EEDDIITTEEDDIITT: I should point out that the discriminants in question must actually be field discriminants, certain things must be squarefree. If I start with $x^2 + x + 7,$ the related $x^2 + x y + 7 y^2$ of discriminant $-27$ is of class number one, but there is the imprimitive form $ \langle 3,3,3 \rangle $ with the same discriminant. Then, as above, we see that $x^2 + x + 7 = 9$ with $x=1 =(3-1)/2.$

[ Rabinowitz, G. “Eindeutigkeit der Zerlegung in Primzahlfaktoren in quadratischen Zahlkörpern.” Proc. Fifth Internat. Congress Math. (Cambridge) 1, 418-421, 1913. ]

Edit October 30, 2013. Somebody asked at deleted question http://math.stackexchange.com/questions/546368/smallest-integer-n-s-t-fn-n2-n-41-is-composite about the other direction in Rabinowitz (1913), and a little fiddling revealed that I also know how to do that. We have a positive principal form $$ \langle 1,1,p \rangle $$ where $$ - \Delta = 4 p - 1 $$ is also prime. Otherwise there is a second genus unless $ - \Delta = 27 $ or $ - \Delta = 343 $ or similar prime power, which is a problem I am going to ignore; our discriminant is minus a prime, $ \Delta = 1- 4 p . $

We are interested in the possibility that $n^2 + n + p$ is composite for $0 \leq n \leq p-2.$ If so, let $q$ be the smallest prime that divides such a composite number. We have $n^2 + n + p \equiv 0 \pmod q.$ This means $(2n+1)^2 \equiv \Delta \pmod q,$ so we know $\Delta$ is a quadratic residue. Next $n^2 + n + p \leq (p-1)^2 + 1.$ So, the smallest prime factor is smaller than $p-1,$ and $q < p,$ so $q < - \Delta.$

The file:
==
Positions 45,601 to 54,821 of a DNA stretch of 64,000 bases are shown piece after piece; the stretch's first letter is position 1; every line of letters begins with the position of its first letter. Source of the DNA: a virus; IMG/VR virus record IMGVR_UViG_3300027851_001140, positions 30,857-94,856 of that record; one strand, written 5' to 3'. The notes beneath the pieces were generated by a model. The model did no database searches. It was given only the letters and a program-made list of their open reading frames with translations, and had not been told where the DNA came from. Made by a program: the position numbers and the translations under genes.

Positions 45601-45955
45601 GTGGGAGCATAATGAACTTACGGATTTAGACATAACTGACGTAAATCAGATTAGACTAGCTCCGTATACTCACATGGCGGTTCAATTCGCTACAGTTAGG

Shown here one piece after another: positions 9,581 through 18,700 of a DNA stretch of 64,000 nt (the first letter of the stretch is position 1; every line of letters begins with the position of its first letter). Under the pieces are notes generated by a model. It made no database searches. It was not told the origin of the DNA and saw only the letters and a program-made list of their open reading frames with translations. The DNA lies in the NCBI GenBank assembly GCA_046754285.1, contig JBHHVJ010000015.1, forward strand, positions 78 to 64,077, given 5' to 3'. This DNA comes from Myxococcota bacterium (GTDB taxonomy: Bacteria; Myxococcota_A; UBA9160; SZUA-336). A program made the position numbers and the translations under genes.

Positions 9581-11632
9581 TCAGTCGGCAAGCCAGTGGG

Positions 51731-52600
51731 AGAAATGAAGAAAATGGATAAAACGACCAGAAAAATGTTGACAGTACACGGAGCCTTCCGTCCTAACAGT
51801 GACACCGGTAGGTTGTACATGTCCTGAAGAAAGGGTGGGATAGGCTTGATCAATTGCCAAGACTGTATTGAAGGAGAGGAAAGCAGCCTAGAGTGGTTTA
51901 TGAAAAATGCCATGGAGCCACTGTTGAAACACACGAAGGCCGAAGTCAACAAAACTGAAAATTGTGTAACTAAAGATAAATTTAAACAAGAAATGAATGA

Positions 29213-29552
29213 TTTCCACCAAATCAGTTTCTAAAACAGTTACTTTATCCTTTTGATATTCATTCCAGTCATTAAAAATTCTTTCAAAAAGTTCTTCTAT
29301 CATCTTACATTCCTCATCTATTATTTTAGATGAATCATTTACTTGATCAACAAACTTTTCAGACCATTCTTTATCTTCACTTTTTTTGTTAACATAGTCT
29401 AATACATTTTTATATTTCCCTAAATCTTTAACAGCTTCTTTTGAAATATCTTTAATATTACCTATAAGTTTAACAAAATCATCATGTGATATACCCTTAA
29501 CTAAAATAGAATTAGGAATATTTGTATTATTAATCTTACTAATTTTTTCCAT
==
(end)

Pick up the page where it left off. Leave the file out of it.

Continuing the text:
Let's see, the two roots of $n^2 + n + p \pmod q$ add up to $q-1.$ One may confirm that if $m = q-1-n,$ then $m^2 + m + p \equiv 0 \pmod q.$ However, we cannot have $n = (q-1)/2$ with $n^2 + n + p \pmod q,$ because that implies $\Delta \equiv 0 \pmod q,$ and we were careful to make $- \Delta$ prime, with $q < - \Delta.$ Therefore there are two distinct values of $n \pmod q,$ the two values add to $q-1.$ As a result, there is a value of $n$ with $n^2 + n + p \equiv 0 \pmod q$ and $n < \frac{q-1}{2}.$

Using the change of variable matrix $$ \left( \begin{array}{cc} 1 & n \\ 0 & 1 \end{array}\right) $$ written on the right, we find that $$ \langle 1,1,p \rangle \sim \langle 1,2n+1,qs \rangle $$ where $n^2 + n + p = q s,$ with $2n+1 < q$ and $q \leq s.$ As a result, the new form $$ \langle q,2n+1,s \rangle $$ is of the same discriminant but is already reduced, and is therefore not equivalent to the principal form. Thus, the class number is larger than one.